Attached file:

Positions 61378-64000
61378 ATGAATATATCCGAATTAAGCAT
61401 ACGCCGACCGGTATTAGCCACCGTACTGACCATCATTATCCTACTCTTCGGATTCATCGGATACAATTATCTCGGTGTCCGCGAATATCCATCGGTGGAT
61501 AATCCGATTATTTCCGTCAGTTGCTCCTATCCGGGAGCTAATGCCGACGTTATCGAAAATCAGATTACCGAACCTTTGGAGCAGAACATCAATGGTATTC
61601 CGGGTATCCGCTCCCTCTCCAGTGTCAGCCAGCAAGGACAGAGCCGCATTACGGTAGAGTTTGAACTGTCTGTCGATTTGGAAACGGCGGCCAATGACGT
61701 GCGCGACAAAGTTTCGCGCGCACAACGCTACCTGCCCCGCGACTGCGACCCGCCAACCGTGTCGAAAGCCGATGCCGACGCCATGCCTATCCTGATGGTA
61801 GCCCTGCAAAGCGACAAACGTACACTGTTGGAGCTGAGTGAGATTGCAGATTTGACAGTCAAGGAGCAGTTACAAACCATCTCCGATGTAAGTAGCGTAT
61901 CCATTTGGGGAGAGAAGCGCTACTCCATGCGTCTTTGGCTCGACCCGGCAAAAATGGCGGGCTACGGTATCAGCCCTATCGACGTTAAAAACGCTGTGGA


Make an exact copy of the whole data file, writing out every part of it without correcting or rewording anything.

Positions 61378-64000
61378 ATGAATATATCCGAATTAAGCAT
61401 ACGCCGACCGGTATTAGCCACCGTACTGACCATCATTATCCTACTCTTCGGATTCATCGGATACAATTATCTCGGTGTCCGCGAATATCCATCGGTGGAT
61501 AATCCGATTATTTCCGTCAGTTGCTCCTATCCGGGAGCTAATGCCGACGTTATCGAAAATCAGATTACCGAACCTTTGGAGCAGAACATCAATGGTATTC
61601 CGGGTATCCGCTCCCTCTCCAGTGTCAGCCAGCAAGGACAGAGCCGCATTACGGTAGAGTTTGAACTGTCTGTCGATTTGGAAACGGCGGCCAATGACGT
61701 GCGCGACAAAGTTTCGCGCGCACAACGCTACCTGCCCCGCGACTGCGACCCGCCAACCGTGTCGAAAGCCGATGCCGACGCCATGCCTATCCTGATGGTA
61801 GCCCTGCAAAGCGACAAACGTACACTGTTGGAGCTGAGTGAGATTGCAGATTTGACAGTCAAGGAGCAGTTACAAACCATCTCCGATGTAAGTAGCGTAT
61901 CCATTTGGGGAGAGAAGCGCTACTCCATGCGTCTTTGGCTCGACCCGGCAAAAATGGCGGGCTACGGTATCAGCCCTATCGACGTTAAAAACGCTGTGGA